Here’s a guitar you might’ve seen on Craigslist awhile back. “Rarely played guitar in excellent condition”.
The price was right – about $35. I was looking for a nice, but cheap Ibanez Strat, so I brought it home. Did I get a “deal”?
The bridge was floated “sky-high”. The action was more than uncomfortable – I’d say it was unplayable, with string height two-and-a-half times higher than specs!
The neck had a bit of a bow. The “relief” measured at 0.035 inches (fretted at first and last frets, then measured at seventh fret). But if the truss rod and nut were good, that could be adjusted out.
Distance between the pickup poles and strings was twice as much as it should be, thus robbing those humbuckers of much of their power.
The Nut slots were all good except ‘A’ string was too low and buzzing.
A good part of the string height problem was due to the bridge float being ridiculously high. The rusty pickup poles weren’t going to help resale value and the dust and dirt – Oh my! Why don’t people clean their guitars before selling???
First thing I did was tune the strings, then take my measurements – relief, string heights and nut slot heights – in that order. It’s important to tune the strings first so you have the right tension before measuring.
I reset the relief before taking the nut and string height measurements. The four millimeter truss rod nut was in perfect condition and the relief came down to 0.010 nicely, and all nut slots were between .015 and .020 except the A which was about .007 and buzzing.
I quickly replaced the nut by filing the bottom of a new nut to where I guessed it would be very close to spec, and it was. I only had to file a few slots to tweak them in.
Knowing I’d need to remove the bridge for cleaning, I didn’t bother with setting string (saddle) height just yet. So, off with the strings; removed tremolo springs and plopped the bridge in my hydrosonic jewelry cleaner (sure beats scrubbing with a toothbrush!).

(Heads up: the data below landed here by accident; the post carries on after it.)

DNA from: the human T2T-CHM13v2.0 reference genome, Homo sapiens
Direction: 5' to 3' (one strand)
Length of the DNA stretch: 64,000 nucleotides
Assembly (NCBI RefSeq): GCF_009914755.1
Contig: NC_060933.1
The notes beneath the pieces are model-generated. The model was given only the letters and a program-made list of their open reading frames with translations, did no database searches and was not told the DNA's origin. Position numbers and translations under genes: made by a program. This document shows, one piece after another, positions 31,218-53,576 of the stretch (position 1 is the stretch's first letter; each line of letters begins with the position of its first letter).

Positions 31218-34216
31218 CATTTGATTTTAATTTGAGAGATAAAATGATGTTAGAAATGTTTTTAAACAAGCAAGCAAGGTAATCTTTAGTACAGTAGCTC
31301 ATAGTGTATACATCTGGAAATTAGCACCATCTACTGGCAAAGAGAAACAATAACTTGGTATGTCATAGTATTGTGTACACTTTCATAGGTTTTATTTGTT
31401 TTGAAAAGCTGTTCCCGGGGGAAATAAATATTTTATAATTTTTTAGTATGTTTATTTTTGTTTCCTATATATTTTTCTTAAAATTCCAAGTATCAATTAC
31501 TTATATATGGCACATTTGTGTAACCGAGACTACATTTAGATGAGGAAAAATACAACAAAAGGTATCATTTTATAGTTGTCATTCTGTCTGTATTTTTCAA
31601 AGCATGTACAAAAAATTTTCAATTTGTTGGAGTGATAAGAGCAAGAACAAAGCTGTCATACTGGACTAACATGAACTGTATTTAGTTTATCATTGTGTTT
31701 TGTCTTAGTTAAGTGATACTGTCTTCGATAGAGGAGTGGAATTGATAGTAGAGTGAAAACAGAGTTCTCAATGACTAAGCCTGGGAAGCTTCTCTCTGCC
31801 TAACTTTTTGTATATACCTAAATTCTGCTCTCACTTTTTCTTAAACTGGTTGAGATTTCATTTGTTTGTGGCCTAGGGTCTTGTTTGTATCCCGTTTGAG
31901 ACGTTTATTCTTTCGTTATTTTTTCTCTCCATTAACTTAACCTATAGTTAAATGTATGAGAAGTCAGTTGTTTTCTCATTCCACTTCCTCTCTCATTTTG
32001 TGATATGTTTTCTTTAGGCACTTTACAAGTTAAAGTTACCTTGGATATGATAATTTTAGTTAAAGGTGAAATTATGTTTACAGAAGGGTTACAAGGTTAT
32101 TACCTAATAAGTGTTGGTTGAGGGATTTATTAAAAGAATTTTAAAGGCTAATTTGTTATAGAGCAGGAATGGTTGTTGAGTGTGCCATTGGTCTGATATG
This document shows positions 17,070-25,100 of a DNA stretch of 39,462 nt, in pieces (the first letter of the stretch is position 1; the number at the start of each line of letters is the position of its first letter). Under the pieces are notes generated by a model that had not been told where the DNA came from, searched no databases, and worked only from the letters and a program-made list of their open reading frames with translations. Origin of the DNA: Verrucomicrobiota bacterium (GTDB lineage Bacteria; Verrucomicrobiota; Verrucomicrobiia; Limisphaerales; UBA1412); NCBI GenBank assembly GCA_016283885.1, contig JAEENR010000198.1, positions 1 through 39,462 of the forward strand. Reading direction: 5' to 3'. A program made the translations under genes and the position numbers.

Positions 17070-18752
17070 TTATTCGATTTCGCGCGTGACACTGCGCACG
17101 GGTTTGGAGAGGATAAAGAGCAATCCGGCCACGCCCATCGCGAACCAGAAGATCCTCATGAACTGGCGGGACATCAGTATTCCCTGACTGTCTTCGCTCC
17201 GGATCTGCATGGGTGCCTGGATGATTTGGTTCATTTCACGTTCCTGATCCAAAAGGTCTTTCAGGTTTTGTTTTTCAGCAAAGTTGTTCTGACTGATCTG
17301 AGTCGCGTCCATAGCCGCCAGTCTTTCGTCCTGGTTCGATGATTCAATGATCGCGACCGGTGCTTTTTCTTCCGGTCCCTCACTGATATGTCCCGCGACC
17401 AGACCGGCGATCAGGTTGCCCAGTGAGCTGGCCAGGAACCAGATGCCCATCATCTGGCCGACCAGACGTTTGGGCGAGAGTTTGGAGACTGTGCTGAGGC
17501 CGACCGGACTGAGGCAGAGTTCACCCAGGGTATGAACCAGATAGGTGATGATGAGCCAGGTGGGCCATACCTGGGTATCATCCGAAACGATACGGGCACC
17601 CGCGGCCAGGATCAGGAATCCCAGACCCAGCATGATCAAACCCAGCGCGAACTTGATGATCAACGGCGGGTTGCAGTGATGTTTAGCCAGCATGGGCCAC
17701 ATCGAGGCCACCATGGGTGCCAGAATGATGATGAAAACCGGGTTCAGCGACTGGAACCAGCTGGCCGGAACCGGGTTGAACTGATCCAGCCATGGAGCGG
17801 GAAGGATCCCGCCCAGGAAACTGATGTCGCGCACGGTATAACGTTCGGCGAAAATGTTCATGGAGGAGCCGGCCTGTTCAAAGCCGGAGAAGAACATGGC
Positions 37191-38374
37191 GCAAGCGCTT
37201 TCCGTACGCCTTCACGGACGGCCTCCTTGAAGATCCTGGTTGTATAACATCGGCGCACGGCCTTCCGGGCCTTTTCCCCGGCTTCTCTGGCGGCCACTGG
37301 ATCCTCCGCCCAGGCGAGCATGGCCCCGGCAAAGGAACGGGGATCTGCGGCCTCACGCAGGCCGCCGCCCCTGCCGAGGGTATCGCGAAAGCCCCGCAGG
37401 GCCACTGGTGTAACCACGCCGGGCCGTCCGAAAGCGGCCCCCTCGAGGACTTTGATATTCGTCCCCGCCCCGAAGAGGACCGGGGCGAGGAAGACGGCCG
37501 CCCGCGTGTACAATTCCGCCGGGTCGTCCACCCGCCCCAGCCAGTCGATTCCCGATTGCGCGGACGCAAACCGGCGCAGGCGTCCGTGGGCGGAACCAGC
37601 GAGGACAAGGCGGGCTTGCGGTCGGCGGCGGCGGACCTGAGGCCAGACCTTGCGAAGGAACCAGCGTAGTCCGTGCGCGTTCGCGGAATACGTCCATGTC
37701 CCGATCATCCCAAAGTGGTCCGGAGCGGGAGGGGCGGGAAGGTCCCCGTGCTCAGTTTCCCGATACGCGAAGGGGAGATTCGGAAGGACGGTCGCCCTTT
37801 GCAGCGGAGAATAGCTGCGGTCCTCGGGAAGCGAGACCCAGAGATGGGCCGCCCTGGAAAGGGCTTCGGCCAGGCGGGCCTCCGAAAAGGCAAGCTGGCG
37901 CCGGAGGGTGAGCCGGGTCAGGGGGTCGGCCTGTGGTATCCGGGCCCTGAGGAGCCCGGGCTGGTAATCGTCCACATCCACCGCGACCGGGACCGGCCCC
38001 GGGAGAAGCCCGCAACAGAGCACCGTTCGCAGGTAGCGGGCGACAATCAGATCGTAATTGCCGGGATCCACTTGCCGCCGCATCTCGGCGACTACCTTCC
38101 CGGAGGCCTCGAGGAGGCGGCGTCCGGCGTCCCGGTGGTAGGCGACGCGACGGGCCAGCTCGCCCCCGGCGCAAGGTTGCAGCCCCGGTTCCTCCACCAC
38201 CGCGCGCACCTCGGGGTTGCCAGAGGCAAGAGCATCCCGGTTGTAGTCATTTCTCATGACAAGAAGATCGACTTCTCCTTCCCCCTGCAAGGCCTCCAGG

While that was going, I cleaned the fretboard (0000 steel wool and Naptha) then checked fret ends (they were smooth!) and checked all frets for level, from E to e. Found five high frets – a couple were high between G and e, one was high from E to D and one was high all over.
High frets are “buzz makers”. You’re not going to have a decent playing guitar until all frets are level and nicely crowned. A fretboard protector and some #600 sandpaper got those frets level quickly. I polished them up with some #2500 sandpaper and another go with #0000 steel wool and Naptha.
Then I conditioned the fretboard with a good furniture polish oil, let it set twenty minutes and buffed it out.
I checked all screws and bolts for proper tightness and found that all the tuner key 10mm nuts were loose (common problem), and I tightened them.
I used naval jelly to remove the rust but the plating was gone, so after a light coat of WD40, I gave them covers to hide behind.
Hot glue holds the covers in place yet allows them to be removed later, if needed.
I removed the control cavity cover and used electrical contact cleaner to clean the volume and tone pots and the switch. After giving the entire guitar a good cleaning and polishing, it was time to reassemble the bridge/tremolo system and string her up!
I start stringing with the E (lowest) string and bring each within about two tones of tuning. Then I stretch them all and begin tuning with “e” (highest), then B, G, etc. This is the UK system. In the US, it seems to be more popular to tune strings from E to e. The problem is that as you tune each string, you change the dynamics of the neck and change the tension on all the other five strings, and the heavier strings change the most.
Therefore, you’ll achieve your goal much faster by tuning from e to E. After you tune the sixth string, stretch them all again and start over, tuning at the highest string that changed tuning. Rinse and repeat until no strings change more than a tiny bit.
If you don’t properly stretch your strings, they’ll go flat as you play and do bends, whammys, etc.
Finally it was “intonation time”. Although the saddles looked like they might be at the right positions, the guitar was badly out of tune when fretted. Happily, it behaved well and intonation took just a few minutes.
The guitar looks great now and it plays great. With the right tools, some know-how and a few hours, you can turn a dumpster-destined guitar into a great axe too! But if you don’t have the time, tools, etc. – you can get an excellent playing guitar for under a hundred bucks from me at GuitarsDoneRight.com !
This one is currently for sale on our website. Click for info and more pix.